The Party's Over: The Role of Earnings Guidance in Resolving Sentiment-Driven Overvaluation
University of Maryland - Department of Accounting & Information Assurance
University of Pennsylvania - The Wharton School
May 2, 2011
This paper shows that an important link between investor sentiment and firm overvaluation is optimistic earnings expectations, and that management earnings guidance aids in resolving sentiment-driven overvaluation. Using the firm characteristics identified by Baker and Wurgler (2006), we find that most of the negative returns to uncertain firms in months following high sentiment periods fall within the three-day window around management earnings guidance issuance. Comparisons of guidance months to non-guidance months show that guidance issuance affects the magnitude and not just the daily distribution of negative returns. There is also some evidence of negative returns around earnings announcements for firms that previously issued guidance, suggesting that guidance does not entirely correct optimistic earnings expectations. To provide additional insight into the strength of the guidance effect, we show that the market reacts more strongly to surprises and particularly negative surprises following high sentiment periods. Finally, firms with higher transient institutional ownership are less likely to guide and their guidance is less likely to contain bad news following high sentiment periods, indicating that managers with a short-term focus are hesitant to correct optimistic market expectations.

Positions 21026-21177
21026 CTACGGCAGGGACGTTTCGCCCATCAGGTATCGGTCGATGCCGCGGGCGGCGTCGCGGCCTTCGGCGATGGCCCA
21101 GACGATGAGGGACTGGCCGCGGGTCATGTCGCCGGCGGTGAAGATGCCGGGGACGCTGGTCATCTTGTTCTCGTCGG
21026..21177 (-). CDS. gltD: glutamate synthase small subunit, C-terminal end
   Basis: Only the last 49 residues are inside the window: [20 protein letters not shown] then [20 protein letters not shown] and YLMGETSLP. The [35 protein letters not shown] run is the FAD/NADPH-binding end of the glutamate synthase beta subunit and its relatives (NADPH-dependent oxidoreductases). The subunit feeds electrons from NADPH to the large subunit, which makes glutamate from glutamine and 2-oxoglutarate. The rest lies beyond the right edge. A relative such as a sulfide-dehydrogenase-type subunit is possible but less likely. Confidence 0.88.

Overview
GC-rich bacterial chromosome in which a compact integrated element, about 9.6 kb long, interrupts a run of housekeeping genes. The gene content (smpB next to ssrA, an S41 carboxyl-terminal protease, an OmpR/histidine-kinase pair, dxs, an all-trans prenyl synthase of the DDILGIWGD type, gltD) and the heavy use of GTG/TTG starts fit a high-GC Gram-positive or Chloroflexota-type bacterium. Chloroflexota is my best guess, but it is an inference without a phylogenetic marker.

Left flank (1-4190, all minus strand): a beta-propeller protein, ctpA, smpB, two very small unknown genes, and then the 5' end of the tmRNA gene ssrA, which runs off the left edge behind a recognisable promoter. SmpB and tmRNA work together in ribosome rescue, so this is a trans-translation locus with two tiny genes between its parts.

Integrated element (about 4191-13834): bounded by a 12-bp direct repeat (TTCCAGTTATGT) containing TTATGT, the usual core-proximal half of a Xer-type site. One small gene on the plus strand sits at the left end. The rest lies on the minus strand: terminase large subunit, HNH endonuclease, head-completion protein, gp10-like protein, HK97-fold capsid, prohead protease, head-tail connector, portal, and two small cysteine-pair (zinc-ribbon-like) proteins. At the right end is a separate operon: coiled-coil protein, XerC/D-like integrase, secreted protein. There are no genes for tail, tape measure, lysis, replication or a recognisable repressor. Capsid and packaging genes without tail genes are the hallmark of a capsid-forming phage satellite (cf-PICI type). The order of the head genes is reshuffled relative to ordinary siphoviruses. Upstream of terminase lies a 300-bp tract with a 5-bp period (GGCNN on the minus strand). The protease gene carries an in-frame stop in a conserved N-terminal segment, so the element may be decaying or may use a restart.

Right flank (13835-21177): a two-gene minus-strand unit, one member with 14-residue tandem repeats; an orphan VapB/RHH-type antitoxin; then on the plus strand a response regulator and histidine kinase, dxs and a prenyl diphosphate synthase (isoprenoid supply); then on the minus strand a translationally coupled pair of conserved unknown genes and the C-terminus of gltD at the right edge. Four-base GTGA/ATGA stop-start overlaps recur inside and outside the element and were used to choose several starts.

Number of Pages in PDF File: 27
Keywords: management guidance, forecasts, investor sentiment, disclosure, overvaluation, market efficiency, optimism
JEL Classification: M40, M41, G14working papers series
Date posted: October 4, 2009 ; Last revised: November 26, 2011
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